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MEMORANDUM

A memorandum (abbrev.: memo) is from the Latin verbal phrase memorandum est, the gerundive form [1] of the verb memoro, "to mention, call to mind, recount, relate", which means "It must be remembered (that)...". It is therefore a note, document or other communication that helps the memory by recording events or observations on a topic, such as may be used in a business office. The plural form of the Latin noun memorandum so derived is properly memoranda, but if the word is deemed to have become a word of the English language, the plural memorandums, abbreviated to memos, may be used. (See also Agenda, Corrigenda, Addenda) A memorandum may have any format, or it may have a format specific to an office or institution. In law specifically, a memorandum is a record of the terms of a transaction or contract, such as a policy memo, memorandum of understanding, memorandum of agreement, or memorandum of association. Alternative formats include memos, briefing notes, reports, letters or binders. They could be one page long or many. If the user is a cabinet minister or a senior executive, the format might be rigidly defined and limited to one or two pages. If the user is a colleague, the format is usually much more flexible. At its most basic level, a memorandum can be a handwritten note to one's supervisor. Dean Acheson famously quipped that "A memorandum is not written to inform the reader but to protect the writer". Charles Peters wrote that "bureaucrats write memoranda both because they appear to be busy when they are writing and because the memos, once written, immediately become proof that they were busy."

Policy briefing note


A specific type of memorandum is the policy briefing note (alternatively referred to in various jurisdictions and governing traditions as policy issues paper, policy memoranda, or cabinet submission amongst other terms), a document for transmitting policy analysis into the political decision making sphere. Typically, a briefing note may be denoted as either for information or for decision.

Purpose
The primary purpose of a briefing note for decision is to support decision making to help (or sometimes influence) a decision-maker to make a better decision in a particular problem situation than he might otherwise have made without the analysis. Conveying Information Informing Decisions Making Request Issuing orders and Instructions Providing Response Providing Suggestions Presenting informal report Solving Problems Using as reference in future

Format
A memorandum is written using a specific format, usually a format accepted by the office in which the memorandum is to be used. The usual structure for a memorandum includes some or all of the following:
MEMORANDUM

TO: The person receiving the memorandum FROM: The person writing the memorandum DATE: Usually a formal manner of writing the date, for example 20 April 2004 SUBJECT: A short title descriptive of the topic in discussion in the memorandum

INTRODUCTION: Explaining why the memorandum has been written and what topic the memorandum will discuss. Body: Discussing the topic in detail--explaining what exactly and itemizing when possible.Organization features of a memorandum tend to vary according to the context. For example, one of the ways to organize a legal memo would feature an organization as follows: Heading A summary of relevant facts A discussion of law relevant to the legal issues, and application of that law to the facts A conclusion that is responsive to the legal issues. Conclusion: explaining what will or should happen next, when the follow-up will occur and why the date is important.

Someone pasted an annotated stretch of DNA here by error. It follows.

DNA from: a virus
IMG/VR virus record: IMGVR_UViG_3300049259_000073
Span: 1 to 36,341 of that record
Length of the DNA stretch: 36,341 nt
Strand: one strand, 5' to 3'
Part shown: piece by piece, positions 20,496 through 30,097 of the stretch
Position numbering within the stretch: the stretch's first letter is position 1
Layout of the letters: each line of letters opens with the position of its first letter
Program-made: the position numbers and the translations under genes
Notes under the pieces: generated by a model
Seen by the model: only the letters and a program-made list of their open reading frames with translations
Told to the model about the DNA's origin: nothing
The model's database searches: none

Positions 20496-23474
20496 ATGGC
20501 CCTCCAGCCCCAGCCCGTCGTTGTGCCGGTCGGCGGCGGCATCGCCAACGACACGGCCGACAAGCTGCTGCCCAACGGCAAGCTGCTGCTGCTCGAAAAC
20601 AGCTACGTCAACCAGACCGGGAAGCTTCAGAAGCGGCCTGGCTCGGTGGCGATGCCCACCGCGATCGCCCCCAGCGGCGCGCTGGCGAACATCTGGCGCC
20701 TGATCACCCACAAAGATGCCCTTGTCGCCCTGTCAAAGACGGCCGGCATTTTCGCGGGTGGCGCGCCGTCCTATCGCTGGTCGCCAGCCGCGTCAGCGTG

Parts of the Memorandum


There are three required elements of the memo: Title--The title typically consists of the company name and the word memorandum. Heading Block--The heading block should be double spaced. Sign your initials by your name rather than including a signature at the end of the memo as you would in a letter. The subject line should be capitalized as if it where a title and should succinctly describe the topic of the message. Body of the Memo Message--The body of the message should be single spaced with double spacing between paragraphs. In the "block" format, which is most common, every line begins on the left-hand margin, and paragraphs are not indented.

Organization of the Body


The body of the message should be organized in three parts: (1) a statement of purpose, (2) the details, and (3) a positive, friendly closing or next-step information. These three parts are usually presented in three separate paragraphs, though the details themselves may require several paragraphs in a longer, more complex memorandum. In general, organize so that the most important information comes first. Avoid making your reader wade through peripheral information before getting to the bottom line. The statement of purpose may well state the conclusion or recommendations as well as announcing the topic. The closing paragraph should be brief and to the point. Draw your conclusions, make recommendations, or define the next step; tell your readers what you want them to do. Whenever possible, close your message in a positive and friendly manner.

Formatting for Visual Effect


Help your reader move through the document quickly and easily by using formatting techniques that break it up into manageable packets of information and that visually illustrate the logic of your ideas: Use white space liberally Include instructive or topical subheadings Use bullet points or numbered lists Vary typographical elements such as the use of italics, boldface, and capital letters. REFERENCES:

http://www.scribd.com/doc/6823876/Memorandum http://en.wikipedia.org/wiki/Memorandum http://www.clas.ufl.edu/users/cgreer/Business/MemoFormat.html